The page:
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Making parents and caregivers aware of their primordial role in their children's 'education' and future success

Educating the parents, the whole community is very important. It can be as simple as reading stories, sharing experiences, gathering knowledge of the community. Each person has something to share and make the young children grow and thrive in a stimulating and secure environment. Making the parents and all the caregivers aware of their importance in the education and future success of those children is primordial. It is not just about nutrition and health. It is also about a community spirit and shared experiences.

Photo of Maud GUEDIN DUMONT
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PSYCHOLOGIST THEORIES:
Most foreign aid agencies focus on the physiological needs of the children and their safety first. I wonder if it is due to the Maslow’s needs hierarchy theory that has been so present in research and has been popularised extensively.
 
Maslow (1970) established that your needs are fulfilled orderly. The physiological and psychological needs must be met to ensure health and wellbeing. Without fulfilled basic needs and safety, you can achieve confidence or self-actualisation.
 
Maslow’s theory received lots of critique: it is very culturally specific, promotes capitalist values, and may neglect familial dimensions important to the community, among other critiques. Another counterargument could be the example of Zhang Xianliang who wrote a book “Grass Soup” (self-actualisation category of Maslow), whereas he was starving (without meeting his basic physiological needs).
 
Even though the theory of Maslow received lots of critique, his simple model was easy to remember and apply. It almost unconsciously entered into our collective Western education. That is may be why aid agencies focus first on the physiological needs and on the safety of the children in low-income countries. However, this is not enough for children to become successful in life.
 
 
MY PERSONAL VIEW, AS A MOTHER:
I totally agree with Dana, that even with University degrees, parents find it difficult to raise a child. I am a mother of a 22 months boy, and I really realise how tough it is to raise a child.
We want the best for him and try to find the best ways to nurture his body and his mind.
We can afford healthy products to feed him, and good doctors to ill him.
But what I also want by taking care of him is reading him stories, playing, talking, listening to him, making him discover his environment, funny sounds, nice lights, colours, … It is not just about nutrition and health, but also about confidence, love, discoveries, games and laughs.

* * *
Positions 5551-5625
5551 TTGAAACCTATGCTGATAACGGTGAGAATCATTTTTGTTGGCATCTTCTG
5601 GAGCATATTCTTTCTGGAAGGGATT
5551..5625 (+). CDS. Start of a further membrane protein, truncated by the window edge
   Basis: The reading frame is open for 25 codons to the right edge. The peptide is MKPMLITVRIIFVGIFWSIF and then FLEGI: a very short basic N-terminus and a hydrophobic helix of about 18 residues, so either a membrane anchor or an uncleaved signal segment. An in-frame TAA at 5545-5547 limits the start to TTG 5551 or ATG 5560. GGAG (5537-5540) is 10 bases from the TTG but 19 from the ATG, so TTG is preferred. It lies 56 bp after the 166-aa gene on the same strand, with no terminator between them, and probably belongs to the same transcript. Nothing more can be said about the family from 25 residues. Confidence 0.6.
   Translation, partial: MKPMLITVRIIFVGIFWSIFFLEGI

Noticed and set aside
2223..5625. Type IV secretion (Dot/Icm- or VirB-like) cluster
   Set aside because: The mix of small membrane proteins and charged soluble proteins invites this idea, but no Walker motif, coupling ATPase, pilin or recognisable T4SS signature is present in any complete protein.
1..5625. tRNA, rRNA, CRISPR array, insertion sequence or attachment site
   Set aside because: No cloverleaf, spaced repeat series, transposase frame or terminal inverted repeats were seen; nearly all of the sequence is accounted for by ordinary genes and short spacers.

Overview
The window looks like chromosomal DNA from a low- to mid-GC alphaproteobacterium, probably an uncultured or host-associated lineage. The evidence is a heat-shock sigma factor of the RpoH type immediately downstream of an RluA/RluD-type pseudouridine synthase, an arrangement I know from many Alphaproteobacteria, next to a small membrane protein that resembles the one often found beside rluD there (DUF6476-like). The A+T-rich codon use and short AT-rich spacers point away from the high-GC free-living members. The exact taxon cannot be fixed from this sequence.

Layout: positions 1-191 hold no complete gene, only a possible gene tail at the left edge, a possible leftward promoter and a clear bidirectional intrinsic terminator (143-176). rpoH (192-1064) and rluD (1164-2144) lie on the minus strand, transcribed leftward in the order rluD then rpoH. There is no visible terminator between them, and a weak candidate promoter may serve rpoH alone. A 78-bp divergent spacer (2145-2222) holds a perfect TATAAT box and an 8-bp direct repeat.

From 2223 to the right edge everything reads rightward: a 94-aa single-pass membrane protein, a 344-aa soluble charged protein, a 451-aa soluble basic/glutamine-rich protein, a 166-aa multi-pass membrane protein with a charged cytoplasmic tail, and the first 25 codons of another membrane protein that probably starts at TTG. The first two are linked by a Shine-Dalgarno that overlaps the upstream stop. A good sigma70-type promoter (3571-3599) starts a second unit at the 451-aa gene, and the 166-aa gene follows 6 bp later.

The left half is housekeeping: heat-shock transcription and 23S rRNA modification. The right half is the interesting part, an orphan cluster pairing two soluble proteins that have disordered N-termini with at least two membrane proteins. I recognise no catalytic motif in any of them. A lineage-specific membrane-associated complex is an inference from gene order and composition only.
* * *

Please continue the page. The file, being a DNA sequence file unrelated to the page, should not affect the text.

My husband and I consider that we are not the only primary caregivers that he has as models. We aim to share this wonderful experience of being parents with our friends, our brothers and sisters, our parents, the ladies at the childcare… It is so important for him to have several caregivers. That is why raising a child in a village, in a community is so important. I personally read a book written by a French psychologist (Anne Baccus) to guide me at each step of his development, to get an idea of what he could do, what I could offer to him in terms of food, games, activities, language, …
 
MY PROFESIONAL EXPERIENCE: I was teacher trainer for teachers who wanted to be specialised for children with special needs during 4 years in France. My background is in Biology and I was very keen of coming up with scientific activities for the visually and/or physically impaired children. We were often amazed that they came up with new and surprising ideas, exploring new possibilities in such clever manners!
We need to give the chance/opportunity to every child to learn, play, laugh, and experience his environment to stimulate his curiosity, in a secure atmosphere. By doing this, we offer him the chances to succeed in life.

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Photo of Meena Kadri

Great reflections and provocations, Maud!

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Photo of Meena Kadri

And here's a friendly tip: update your OpenIDEO profile so folks can dig who they're collaborating with here. Think skills, experience, passions & more. Looking forward to seeing more of you across conversations on this challenge...